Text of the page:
A committee in the GOP-controlled Senate plans to vote Tuesday on a bill that would make "attempting to usurp the power" of the Legislature or the executive branch grounds for impeachment.

Impeachment has "been a little-used tool" to challenge judges who strike down new legislation, said Republican Sen. Dennis Pyle, a sponsor of the measure. "Maybe it needs to be oiled up a little bit or sharpened a little bit." 
The proposal has considerable support in a Legislature in which Republicans outnumber Democrats more than 3 to 1. Nearly half the Senate's members have signed on as sponsors. It's unclear whether its novelty could complicate passage. 
The serious consideration of the measure, though, signals the exceedingly bitter political climate in the state.

You don't say.  Here's the real issue:

Four of Kansas' seven Supreme Court justices were appointed by Democratic Gov. Kathleen Sebelius, who served from 2003 to 2009, and two by her predecessor, Bill Graves, a moderate Republican. Only one was appointed by Brownback. 
Replacing the justices through elections is difficult in Kansas because they don't run in contested races. Instead, they face a "retention election" every six years, remaining in office unless more than 50 percent of voters vote against them. No justice has ever been voted out. 
Conservative groups are expected to mount a major effort to vote out four of the Supreme Court justices on the ballot this fall. But critical lawmakers also hope to make impeachment a tool. 
Currently, the state constitution allows impeachment only for treason, bribery or other high crimes and misdemeanors. No public official has been impeached since 1934.

Time to eliminate the state's Democratic appointees on the Supreme Court, and Democrats in the state, period.  They have to go, one way or another, in order to pave the way for the single-party Republican utopia that awaits America.

Won't that be fun?

Berned Up From Battle Creek To Bay City

Bernie Sanders edged out Hillary Clinton last night in Michigan, and yet again all the polls and conventional wisdom and pundits were absolutely wrong about the race. So how did Bernie win a race he was 20 points behind in?  The exit polls show the way.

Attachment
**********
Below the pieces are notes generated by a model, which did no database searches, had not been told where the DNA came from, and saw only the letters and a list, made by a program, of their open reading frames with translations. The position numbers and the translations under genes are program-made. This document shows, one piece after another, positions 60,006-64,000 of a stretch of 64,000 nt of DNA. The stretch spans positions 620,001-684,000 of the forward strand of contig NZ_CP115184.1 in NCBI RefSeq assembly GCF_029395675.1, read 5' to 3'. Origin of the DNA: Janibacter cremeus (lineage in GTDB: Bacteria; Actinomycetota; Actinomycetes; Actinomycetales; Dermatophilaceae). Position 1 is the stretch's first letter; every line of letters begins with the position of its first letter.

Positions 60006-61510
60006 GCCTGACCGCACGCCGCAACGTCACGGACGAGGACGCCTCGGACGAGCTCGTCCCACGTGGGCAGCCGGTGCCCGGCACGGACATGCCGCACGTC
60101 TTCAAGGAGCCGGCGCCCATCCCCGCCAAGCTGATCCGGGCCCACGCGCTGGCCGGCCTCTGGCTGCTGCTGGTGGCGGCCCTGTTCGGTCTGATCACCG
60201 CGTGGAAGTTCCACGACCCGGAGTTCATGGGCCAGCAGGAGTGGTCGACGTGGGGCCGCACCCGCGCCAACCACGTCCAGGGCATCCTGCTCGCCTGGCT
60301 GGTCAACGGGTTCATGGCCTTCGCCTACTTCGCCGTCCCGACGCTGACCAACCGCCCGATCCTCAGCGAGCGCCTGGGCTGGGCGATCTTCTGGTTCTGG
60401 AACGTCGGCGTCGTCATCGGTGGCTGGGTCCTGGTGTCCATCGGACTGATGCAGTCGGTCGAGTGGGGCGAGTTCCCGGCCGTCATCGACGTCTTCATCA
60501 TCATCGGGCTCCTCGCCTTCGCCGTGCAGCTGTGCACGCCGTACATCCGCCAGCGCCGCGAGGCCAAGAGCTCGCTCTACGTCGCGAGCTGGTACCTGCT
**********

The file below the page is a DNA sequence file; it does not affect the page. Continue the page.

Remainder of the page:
Here's the big one:  The youth vote (21%) outnumbered the senior vote (20%) for the first time in a Dem primary, and Bernie also won the Gen X vote.  The college kids showed up big time for Sanders.

The second big factor is that Bernie did a lot better among non-white voters than he has been here, especially among Michigan's Arab-American communities in cities like Dearborn and Hamtramck.  He also got 30% of the black vote. while winning the white vote by 16 points.

Finally the third factor:

Michigan's open primary paid off for Sanders, as more than a quarter of the vote came from independents, and Bernie won that group nearly 3-to-1.  A closed primary would have been a far better result for Hillary Clinton.

So what does this mean going forward?  Sanders did what he needed to in Michigan, gaining nine delegates on Clinton there.  But considering Clinton completely obliterated Sanders in Mississippi by more than 60 points, he lost all those and then some.  Despite Sanders getting a badly needed and impressive win last night, Clinton ended up increasing her total delegate lead by 16, and Sanders simply cannot win at this point unless every state is like Michigan, and he wins those states by bigger margins than two percent.

Sanders won this battle, certainly.  He's still losing the war, and lost ground last night.  Clinton can afford to lose proportional states and split the remaining states.  Sanders needs a chain of blowouts, especially in big states like Ohio, Florida and Illinois next Tuesday.

He's not going to get them.